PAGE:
- If in a seedbed thin seedlings to 15cm (6in) apart, choosing the most vigorous seedlings.
- The resulting plants will be more variable than named clones.
- Plant out in autumn or the following spring.
Division will guarantee a plant identical to the parent and is the most common method of propagation. It is also good practice to divide established crowns about once every five years if they have become weak or overcrowded. Lift crowns between autumn and early spring (usually in November).
Use a spade to divide the crown into sections each retaining a portion of the rhizome (thickened root) and at least one growing point. Sections from the outer part are better than the centres of old plants. Discard any old or decayed parts of the crown. Replant straight away or wrap in damp sacking until ready to plant.
Stems can be picked from the early cultivars from March to April. Do not harvest in the first season after planting and harvest only lightly in the second season to avoid weakening the crowns. From seedling plants, harvest in the second season after planting or in the first season after division.
Stems should be pulled rather than cut to prevent rotting of the remaining stump. Pull stems when they are between 23-30cm (9-12in) long, holding them at the base and pulling gently outwards. Take no more than half the total stems at any one time.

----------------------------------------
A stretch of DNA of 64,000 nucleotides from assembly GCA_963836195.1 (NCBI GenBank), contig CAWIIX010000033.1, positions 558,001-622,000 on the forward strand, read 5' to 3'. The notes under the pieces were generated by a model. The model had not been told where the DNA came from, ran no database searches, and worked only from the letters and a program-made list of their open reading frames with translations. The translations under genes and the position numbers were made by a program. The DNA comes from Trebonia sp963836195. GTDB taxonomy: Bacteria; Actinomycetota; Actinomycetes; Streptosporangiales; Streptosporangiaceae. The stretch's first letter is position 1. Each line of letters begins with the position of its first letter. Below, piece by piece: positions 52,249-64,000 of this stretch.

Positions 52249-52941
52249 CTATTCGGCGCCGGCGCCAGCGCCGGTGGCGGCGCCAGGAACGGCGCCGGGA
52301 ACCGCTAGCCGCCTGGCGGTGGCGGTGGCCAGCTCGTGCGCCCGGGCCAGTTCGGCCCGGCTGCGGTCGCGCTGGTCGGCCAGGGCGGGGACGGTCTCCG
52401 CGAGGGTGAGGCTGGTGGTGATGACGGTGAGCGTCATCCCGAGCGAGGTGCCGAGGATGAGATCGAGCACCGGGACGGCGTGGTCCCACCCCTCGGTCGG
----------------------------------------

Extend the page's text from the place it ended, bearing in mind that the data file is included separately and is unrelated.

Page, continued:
The last harvest is usually in late summer, around July or August, though growth may have stopped before this if the weather is very hot. Concern is sometimes expressed over the concentrations of oxalic acid building up as the season progresses. However, this build-up is mostly in the leaves which are not eaten and the amount in the stems is not sufficient to have a toxic effect.
Great Rhubarb to try:
Glaskins Perpetual Rhubarb
- Quick growing, producing bright red sticks with fine flavour over a long period.
Stockbridge Arrow Rhubarb
- The forcing variety that will perform well outdoors and crop over a long period.
- Upright red sticks.
Timperley Rhubarb Early
- The earliest variety into production with red sticks at the base turning green higher up.
- Good for forcing.
- The traditional variety, first introduced in 1837.
- Excellent flavour and high yielding.
Problems Growing Rhubarb
- Some cultivars can be more prone than others.
- Remove flower stalks as soon as they appear to prevent them weakening the crowns.
- Flowering is usually worse after wet summers or where high nitrogen feed has been overused.
Thin, weak stems:
- Lots of thin stems indicate the crown is losing vigour and needs to be divided (see ‘Propagation’).
- Increased feeding may also help.
Split stems, sometimes exuding sticky sap:
- This is sometimes caused by late frosts but is often an indication of erratic growth due to seasonal conditions.
- Cool or dry periods followed by moist or mild weather means the hard outer growth splits when the new, rapid growth occurs.
- Mulching and feeding may help to avoid the worst damage.
Green, poor quality stems:
- Warm, dry summers can give rise to poorly-coloured, bad-tasting stalks.
- Try to harvest earlier while the days are cooler and moister.
Slow or no growth:
- Rhubarb will stop growing if the temperature rises above 32ºC (90ºF).
- This can happen in hot summers.
- Growth can also slow or stop if the plants are under drought stress so watering may help.